Reduction Through Addition
On August 16, President Biden signed the Inflation Reduction Act. The $369 billion legislation earmarked $20 billion for existing “climate smart” agriculture policies, $14 billion for rural energy (including ethanol fuel production) and $5.3 billion in debt relief for underserved farmers.
- Sen. Debbie Stabenow (D-Mich.) claimed the support of “more than 1700 farm groups, companies, environmental advocates, leading economists, local elected officials and municipalities, and trade associations.”
- Agriculture Secretary Tom Vilsack explained to DTN/Progressive Farmer that using existing conservation programs means that “We’re going to be able to hit the ground running. We are very happy with these resources.”
- Activist organization Environmental Working Group objected, “In the rush to push historic funding out the door, the [USDA] will be pressured to deem practices ‘climate smart’ that do little or nothing to reduce greenhouse gasses.”
- The Renewable Fuels Association welcomed “the most significant federal commitment to low-carbon biofuels since the Renewable Fuel Standard was expanded by Congress in 2007.”
- New York Times reporter Alan Rappeport covered the backstory of debt relief that benefits “farmers who have faced discrimination.”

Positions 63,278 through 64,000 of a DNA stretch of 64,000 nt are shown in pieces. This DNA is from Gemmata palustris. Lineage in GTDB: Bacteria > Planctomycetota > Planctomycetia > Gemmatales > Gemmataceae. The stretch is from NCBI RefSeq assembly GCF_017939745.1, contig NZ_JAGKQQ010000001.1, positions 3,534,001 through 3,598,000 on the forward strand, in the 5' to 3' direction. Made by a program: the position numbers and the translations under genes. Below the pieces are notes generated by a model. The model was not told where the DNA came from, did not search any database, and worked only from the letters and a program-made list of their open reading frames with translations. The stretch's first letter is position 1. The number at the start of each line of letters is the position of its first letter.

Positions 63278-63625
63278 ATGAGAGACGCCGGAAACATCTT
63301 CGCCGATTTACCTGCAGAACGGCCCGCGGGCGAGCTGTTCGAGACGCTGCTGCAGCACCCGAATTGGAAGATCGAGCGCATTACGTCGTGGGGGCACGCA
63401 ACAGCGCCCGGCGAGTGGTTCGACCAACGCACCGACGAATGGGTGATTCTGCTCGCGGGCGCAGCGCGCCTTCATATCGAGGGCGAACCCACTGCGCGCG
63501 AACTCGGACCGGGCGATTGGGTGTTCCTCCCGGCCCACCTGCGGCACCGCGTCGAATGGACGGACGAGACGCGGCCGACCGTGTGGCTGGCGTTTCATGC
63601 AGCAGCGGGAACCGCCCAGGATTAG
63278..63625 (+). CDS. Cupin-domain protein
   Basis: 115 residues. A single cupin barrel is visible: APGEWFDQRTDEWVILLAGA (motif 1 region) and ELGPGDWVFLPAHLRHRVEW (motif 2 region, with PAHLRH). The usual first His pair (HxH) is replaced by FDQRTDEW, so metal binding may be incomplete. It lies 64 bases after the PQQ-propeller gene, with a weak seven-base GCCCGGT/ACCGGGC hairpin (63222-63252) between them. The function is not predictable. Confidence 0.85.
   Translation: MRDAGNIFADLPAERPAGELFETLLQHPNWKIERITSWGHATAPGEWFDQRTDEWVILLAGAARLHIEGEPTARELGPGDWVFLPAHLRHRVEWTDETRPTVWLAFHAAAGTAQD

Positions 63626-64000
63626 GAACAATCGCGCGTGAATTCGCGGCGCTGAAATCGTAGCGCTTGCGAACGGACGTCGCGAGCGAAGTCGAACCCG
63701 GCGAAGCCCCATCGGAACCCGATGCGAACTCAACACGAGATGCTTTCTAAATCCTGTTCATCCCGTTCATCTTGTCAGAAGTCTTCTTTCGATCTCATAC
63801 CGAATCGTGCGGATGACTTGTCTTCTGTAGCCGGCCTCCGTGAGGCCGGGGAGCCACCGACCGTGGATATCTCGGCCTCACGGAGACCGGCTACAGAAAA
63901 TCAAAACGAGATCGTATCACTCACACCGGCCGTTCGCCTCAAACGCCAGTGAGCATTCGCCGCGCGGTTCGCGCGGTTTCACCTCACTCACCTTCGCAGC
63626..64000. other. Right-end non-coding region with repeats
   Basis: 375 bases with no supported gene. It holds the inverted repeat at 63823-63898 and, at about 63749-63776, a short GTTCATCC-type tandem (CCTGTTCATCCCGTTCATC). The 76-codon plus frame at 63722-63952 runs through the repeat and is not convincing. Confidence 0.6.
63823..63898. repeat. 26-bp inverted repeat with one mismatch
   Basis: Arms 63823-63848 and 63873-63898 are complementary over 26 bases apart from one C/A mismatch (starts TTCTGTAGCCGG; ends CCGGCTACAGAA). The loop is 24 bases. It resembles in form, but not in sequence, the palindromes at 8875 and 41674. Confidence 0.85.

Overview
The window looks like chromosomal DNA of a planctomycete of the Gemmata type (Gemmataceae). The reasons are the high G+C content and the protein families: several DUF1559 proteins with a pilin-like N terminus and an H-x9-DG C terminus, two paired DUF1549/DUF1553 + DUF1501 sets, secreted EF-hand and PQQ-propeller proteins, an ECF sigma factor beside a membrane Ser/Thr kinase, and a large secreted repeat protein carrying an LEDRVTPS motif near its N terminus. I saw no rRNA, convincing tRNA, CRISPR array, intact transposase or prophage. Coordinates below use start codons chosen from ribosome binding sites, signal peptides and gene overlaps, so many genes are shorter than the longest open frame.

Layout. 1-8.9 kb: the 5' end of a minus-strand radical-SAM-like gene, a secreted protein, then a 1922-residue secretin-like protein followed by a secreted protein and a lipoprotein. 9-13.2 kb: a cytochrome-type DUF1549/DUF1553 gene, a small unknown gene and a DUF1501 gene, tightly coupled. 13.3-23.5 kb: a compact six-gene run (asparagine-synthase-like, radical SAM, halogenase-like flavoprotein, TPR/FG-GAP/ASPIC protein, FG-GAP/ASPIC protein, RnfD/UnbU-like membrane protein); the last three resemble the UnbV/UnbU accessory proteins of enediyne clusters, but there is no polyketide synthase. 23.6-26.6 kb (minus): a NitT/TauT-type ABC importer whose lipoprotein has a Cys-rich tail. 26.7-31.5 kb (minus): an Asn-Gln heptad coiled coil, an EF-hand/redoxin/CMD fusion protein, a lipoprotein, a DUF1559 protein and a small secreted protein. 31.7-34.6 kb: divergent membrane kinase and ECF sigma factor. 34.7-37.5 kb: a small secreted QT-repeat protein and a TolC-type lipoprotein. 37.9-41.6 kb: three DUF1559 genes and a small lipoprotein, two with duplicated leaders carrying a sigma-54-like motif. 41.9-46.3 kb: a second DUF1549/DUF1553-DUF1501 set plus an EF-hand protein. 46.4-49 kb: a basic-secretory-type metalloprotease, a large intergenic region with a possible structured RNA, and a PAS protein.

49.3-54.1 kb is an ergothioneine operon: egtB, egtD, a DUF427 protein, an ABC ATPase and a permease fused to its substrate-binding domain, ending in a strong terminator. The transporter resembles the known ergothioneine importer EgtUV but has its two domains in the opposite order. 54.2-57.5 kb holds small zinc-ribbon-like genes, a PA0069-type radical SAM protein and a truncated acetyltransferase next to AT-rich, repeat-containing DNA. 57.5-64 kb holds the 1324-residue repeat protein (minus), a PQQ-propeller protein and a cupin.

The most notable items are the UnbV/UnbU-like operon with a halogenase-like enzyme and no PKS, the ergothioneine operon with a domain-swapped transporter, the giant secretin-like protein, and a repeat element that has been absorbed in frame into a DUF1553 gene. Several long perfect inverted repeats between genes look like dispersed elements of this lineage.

- The Natural Resources Defense Council suggested that USDA could devote some of its funding to prevent food waste, which globally accounts for 8% of GHG emissions.
Gimme Your Lunch Money
It’s that time of year when back-to-school prompts discussions about child nutrition and school lunch. NPR’s Ximena Bustillo explained how some schoolchildren are now paying for lunch after two years of Congress-backed free lunches. The free lunch programs were in response to pandemic-related food security concerns. California, however, became the first state to offer free school lunch for all students this year (ABC Los Angeles).
Meat: Saving the Planet
Think that plant-based burger is saving the planet? Atlantic science contributor Bob Holmes explored a growing body of science that suggests a 100%-vegan planet may be more resource-intensive than one where humans consume a reasonable amount of animal protein. “A world entirely without meat would require about one-third more cropland — and, therefore, more energy-intensive fertilizer, pesticides, and tractor fuel — to feed everyone,” said Hannah van Zanten, of Wageningen University in the Netherlands.
Wind turbines get a bad rap for ending up in landfills after their useful life ends. But, as Food Ingredients First pointed out: “While dissolving the thermoplastic resin in an alkaline solution (such as an ordinary baking soda), it released polymethyl methacrylate (PMMA), which was then used to produce potassium lactate.” Food-grade potassium lactate is a key ingredient in things like gummy bears. So wind-win.
Engineering a Better Crop
University of Illinois researchers developed a bioengineered soy variety that adapts to changing light conditions more quickly. The Foundation for Food and Agricultural Research told Agri-Pulse, “Results of this magnitude couldn’t come at a more crucial time” for improving on nature’s “surprisingly inefficient 100-plus-step process” of turning light into plant matter.